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Old 01-16-2012, 06:45 PM
Nashville Kat's Avatar
Nashville Kat Nashville Kat is offline
Motorized Bicycle Elite Member
Join Date: Apr 2009
Location: Jacksonville, Florida
Posts: 1,403
Default Re: How to figure what motor suits the rider?

I weigh as much as you- I'm all the way down to a 34 alloy sprocket in back- and still have to do almost no pedal assist- if I wanted- that's with a 66 two stroke with a short billet intake and 66 speed carb- I have plenty of power on flats here and cruise 25-30 on the speedo with the throttle about 1/2 to 2/3 open- which really gives a quiet and smooth cruise-

I also have a 50 build- 39 alloy sprock-not so fast- but REALLY lightweight cruiser and rides very much like a roadbike with 700c tires.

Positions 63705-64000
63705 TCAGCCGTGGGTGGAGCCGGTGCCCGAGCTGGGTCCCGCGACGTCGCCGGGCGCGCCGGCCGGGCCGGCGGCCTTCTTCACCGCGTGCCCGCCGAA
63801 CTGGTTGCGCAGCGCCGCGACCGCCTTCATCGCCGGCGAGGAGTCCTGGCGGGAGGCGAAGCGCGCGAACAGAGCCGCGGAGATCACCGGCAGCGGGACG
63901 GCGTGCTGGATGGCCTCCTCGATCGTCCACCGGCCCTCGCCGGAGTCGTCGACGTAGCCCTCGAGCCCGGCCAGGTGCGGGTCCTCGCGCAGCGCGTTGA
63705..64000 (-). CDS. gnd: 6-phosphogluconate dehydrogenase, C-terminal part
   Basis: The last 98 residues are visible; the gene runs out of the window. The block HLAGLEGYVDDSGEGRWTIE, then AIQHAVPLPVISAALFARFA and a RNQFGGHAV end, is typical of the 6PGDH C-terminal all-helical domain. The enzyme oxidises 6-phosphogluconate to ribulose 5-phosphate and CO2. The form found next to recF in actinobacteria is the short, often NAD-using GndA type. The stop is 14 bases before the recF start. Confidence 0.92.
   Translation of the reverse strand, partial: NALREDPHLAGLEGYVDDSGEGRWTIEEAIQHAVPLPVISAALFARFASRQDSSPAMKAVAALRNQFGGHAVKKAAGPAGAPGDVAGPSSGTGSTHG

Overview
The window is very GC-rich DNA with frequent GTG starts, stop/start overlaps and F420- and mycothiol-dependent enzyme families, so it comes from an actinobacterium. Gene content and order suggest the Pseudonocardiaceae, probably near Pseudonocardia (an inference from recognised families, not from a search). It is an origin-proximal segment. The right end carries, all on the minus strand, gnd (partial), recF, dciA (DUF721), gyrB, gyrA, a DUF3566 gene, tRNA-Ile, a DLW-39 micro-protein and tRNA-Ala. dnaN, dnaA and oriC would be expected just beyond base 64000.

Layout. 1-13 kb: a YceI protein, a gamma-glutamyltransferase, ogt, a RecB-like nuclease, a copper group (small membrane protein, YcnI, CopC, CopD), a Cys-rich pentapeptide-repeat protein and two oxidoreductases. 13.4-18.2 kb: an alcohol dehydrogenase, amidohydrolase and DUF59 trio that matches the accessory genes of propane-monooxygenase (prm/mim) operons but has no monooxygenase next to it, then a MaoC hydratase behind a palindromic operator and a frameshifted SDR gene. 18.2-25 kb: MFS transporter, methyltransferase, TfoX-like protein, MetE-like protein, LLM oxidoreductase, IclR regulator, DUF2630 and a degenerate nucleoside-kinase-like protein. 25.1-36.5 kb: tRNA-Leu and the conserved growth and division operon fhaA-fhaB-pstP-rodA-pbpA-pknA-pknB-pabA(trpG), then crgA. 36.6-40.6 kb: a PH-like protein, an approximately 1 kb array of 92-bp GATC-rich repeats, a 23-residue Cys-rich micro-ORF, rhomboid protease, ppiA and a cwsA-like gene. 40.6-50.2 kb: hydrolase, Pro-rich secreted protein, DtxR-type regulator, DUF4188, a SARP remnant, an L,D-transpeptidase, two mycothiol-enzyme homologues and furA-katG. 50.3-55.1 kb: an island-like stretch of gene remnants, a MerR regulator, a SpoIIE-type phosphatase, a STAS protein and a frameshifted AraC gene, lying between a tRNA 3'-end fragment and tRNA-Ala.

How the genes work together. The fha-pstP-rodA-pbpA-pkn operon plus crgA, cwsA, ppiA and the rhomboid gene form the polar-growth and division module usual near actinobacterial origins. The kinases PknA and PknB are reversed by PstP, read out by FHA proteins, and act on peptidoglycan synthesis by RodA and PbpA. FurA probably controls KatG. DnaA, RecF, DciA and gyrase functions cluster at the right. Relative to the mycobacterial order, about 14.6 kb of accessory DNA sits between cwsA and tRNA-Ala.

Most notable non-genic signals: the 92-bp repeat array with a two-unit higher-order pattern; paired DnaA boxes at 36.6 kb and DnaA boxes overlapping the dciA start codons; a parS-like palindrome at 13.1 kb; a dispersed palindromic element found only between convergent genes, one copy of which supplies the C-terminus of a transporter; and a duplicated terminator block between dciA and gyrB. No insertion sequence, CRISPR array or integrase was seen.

I'm from a road racing background so I like the bike to be as peddable as possible- The 66 is a cruiser with 27 inch alloy wheels- and I'm always shutting off and coasting or else just peddling in parking lots or near the retail places that are my usual destinations. Its' like having a regular bike with afterburners- I eliminate the motor tensioner with a derailleur and use a very lightweight great rolling 415 trike chain- so whatever a kit weighs by itself- I've taken POUNDS off with alloy sprocket, light chain and not using the tensioner. And I always use alloy bars and 3 piece alloy cranks and pedals.

I find the two cycle convenient and easy to use- I used to be a bike mechanic- so that's another factor- a four cycle is a bit more mechanical challenge and you usually need wide cranks-

on the other hand if you don't want to pedal much at all, , the 4 stroke may be better for you. And a bit more quiet I think.

Last edited by Nashville Kat; 01-16-2012 at 06:50 PM.
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